4. If you are not really interested in knowing about oil and just want to know what oil is best for your car, here is a quick reference guide for Motul engine oils.
  5. Oil Groups were created to separate the different qualities of lubricants being manufactured around the world. These Groups are basically different categories of the refinement processes used to develop the primary liquid before any additives are used. The Groups are: Group I - Crude oil, totally mineral base, simple refining method. Still contains waxes and other contaminants. Group II - Crude oil again, but more advance refining methods to improve its qualities. A very small percentage of wax remaining. Group III - This group is an advanced Group II; It has all of its waxes and contaminants removed and been further refined by a process called 'Hydrocracking' (Commonly called Synthetic) Group IV - POA or Poly-Alpha Olefines. This is not Crude oil based and is a true synthetic. Group V - Esters. There are countless Esters available, all with similar qualities. This group is the most advanced method of creating and refining synthetic lubricant stocks. Pictures make it so much easier to understand. The Neopoly Esters shown are an example of 2 different processes for the one material and the gain that can be achieved. The higher up the group is, the more expensive it is to produce. If you are buying synthetic oil and the oil you are getting is marked HC/MC or VHVI/XHVI then it is a Group III "Synthetic" and not a true Group IV or V Synthetic. It really does make all the difference.
  6. Motul Viscosity Setting

    Most road going cars wouldn't need an exact viscosity in order to get from A to B. But for some race cars with highly spec'd engines, a certain Viscosity Setting is required to get the most out the engine. Viscosity Setting is not a widely known topic as it is usually reserved for the technically minded engineers of well financed race teams. Having a greater knowledge on lubricants could make all the difference at the track and on the street. For the current line of 300V, there is a Viscosity Setting index by which you can follow to get an exact desired viscosity. HTHS = High Temp/High Shear
  7. Motul introduction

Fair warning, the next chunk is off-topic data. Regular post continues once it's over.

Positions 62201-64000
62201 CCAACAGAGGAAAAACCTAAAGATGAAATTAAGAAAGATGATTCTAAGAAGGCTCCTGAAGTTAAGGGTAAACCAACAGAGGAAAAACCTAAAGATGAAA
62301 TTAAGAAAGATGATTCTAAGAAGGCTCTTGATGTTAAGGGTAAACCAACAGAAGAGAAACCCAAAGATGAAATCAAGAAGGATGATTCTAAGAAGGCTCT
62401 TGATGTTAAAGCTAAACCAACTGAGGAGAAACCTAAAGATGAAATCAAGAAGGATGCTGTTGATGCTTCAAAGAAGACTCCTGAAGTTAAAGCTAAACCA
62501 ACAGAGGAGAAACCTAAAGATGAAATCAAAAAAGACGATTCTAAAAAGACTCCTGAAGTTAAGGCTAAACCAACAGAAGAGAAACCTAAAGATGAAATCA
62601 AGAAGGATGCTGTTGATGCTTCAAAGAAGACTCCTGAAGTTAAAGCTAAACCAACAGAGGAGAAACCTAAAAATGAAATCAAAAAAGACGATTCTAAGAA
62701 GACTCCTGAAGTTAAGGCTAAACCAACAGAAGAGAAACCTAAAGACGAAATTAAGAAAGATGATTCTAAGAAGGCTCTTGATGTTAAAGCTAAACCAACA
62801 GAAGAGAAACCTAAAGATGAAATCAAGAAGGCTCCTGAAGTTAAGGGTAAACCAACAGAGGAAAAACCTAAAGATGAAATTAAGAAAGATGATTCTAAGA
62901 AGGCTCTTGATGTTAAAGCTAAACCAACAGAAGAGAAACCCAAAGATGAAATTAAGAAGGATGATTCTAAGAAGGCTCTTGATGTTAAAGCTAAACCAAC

Motul understands that the subject of oil and lubricants can be difficult at times, especially when the longevity and performance of your pride and joy relies on the right products. Choosing the wrong products could lead to an expensive repair bill. Each month a technical paper will be posted to address some of these issues you face when it comes to choosing the right product. To begin, here's an outline of Motul's history: Established in New York over 150 years ago in 1853, Swan & Finch specialised in the production of high quality lubricants. With the strong national presence in the USA, Swan & Finch expanded its lubricant business to Europe where in 1932, the company moved its entire operation to France and later became known as Motul. Today from the Paris headquarters in France the MOTUL line of premium performance products are sold in some 65 different countries. Focused on improving the reliability and performance of lubricants, Motul dramatically altered the lubrication industry by being Pioneers to set forth and shape the history of motor lubricants. 1953 - Motul produced the World’s first Multigrade Oil. 1966 - Motul produced the World’s first Semi Synthetic oil 1971 - Motul produced the World’s first 100% Synthetic oil with Ester. 2004 - Motul produced the World’s first Double Ester Technology – 300V Engine Oils. The full range of Motul Oil from Mineral to 100% Synthetic and 300V range is designed to be superior in its respective application. MOTUL has become a dominant presence in most International Motorsports due to their ability to produce oils to genuinely endure and protect during the toughest conditions in Motor Racing whilst providing Extra Horsepower! Maintaining this presence over many decades has come via a commitment to evolve side by side with the Engine Technology of today and tomorrow. The exact formulations used by these Motorsport Champions can be purchased from your local Australian Motorcycle Dealer. The World’s Top Motorcycle Racing teams and most discriminating enthusiasts agree on one thing – MOTUL, and for the right reasons. Armed with their technical partnerships with the most prestigious manufactures in Europe (BMW, Porsche, VW), while testing their best products in the most extreme competitive conditions (F1, Cart, WRC and more), Motul has developed a line of oils to meet your every need. A competition lubricant for all Basing itself on the experience gained with the first semi-synthetic lubricant for cars, Motul Century 2100 launched already in 1966, Motul created a stir in 1971 by developing a 100% synthetic lubricant made from esters of vegetal origin and drawing on aeronautical technology. As a tribute to the 300 victories obtained by the brand at that date, this revolutionary lubricant was called '300V'. To demonstrate the validity of this innovation, Motul participated at the highest competition level in Formula 1 with the teams Frank Williams-Motul in 1971 and BRM in 1974. At the same time, Motul engineers developed versions for 4-stroke motorcycle engines and also 2-stroke engines with Motul Century 300 2T. As early as 1977 Takazumi Katayama won the supreme title in the 350cc World Championship. A symbol was born! No less than 6 viscosity grades of the 300V Motorsport Line are now available, covering a wide range of race conditions and thus allowing the performances of each engine to be optimised in terms of the expected result, whether it be a matter of the type of race, distance, engine fuel dilution, operating temperatures or else other specific parameters. Here is a video of the history of Motul: http://www.youtube.com/watch?v=_7-wKVuh4RI&feature=player_embedded For more technical info visit : http://www.motul.fr/au/en